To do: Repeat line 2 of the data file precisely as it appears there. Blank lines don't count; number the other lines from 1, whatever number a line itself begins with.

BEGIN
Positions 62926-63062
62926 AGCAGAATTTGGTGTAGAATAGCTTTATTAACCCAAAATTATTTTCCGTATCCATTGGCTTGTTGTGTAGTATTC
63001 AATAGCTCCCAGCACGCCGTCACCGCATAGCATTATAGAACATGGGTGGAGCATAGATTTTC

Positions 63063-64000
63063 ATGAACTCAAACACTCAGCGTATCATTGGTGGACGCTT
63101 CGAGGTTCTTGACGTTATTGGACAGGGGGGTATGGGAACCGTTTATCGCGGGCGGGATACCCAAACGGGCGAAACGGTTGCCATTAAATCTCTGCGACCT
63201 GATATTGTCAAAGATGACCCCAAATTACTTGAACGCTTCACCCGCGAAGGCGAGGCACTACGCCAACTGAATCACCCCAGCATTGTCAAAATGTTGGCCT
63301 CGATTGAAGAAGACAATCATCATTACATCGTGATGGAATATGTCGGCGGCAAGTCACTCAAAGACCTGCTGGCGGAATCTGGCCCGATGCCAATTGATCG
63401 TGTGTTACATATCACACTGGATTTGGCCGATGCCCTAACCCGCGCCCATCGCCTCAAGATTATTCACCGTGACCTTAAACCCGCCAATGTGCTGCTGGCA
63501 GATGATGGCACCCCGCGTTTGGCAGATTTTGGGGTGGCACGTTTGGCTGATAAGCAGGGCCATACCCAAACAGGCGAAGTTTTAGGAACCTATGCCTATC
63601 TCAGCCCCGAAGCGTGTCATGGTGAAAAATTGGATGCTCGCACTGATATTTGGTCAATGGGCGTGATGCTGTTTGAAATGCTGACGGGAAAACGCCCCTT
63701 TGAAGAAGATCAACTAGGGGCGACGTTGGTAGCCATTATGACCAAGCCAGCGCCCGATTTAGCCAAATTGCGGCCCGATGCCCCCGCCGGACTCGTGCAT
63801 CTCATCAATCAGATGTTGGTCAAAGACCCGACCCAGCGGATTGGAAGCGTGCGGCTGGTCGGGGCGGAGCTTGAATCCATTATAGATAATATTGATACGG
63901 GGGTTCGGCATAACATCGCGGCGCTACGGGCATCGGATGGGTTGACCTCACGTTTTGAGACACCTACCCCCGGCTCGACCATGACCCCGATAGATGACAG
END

62926 AGCAGAATTTGGTGTAGAATAGCTTTATTAACCCAAAATTATTTTCCGTATCCATTGGCTTGTTGTGTAGTATTC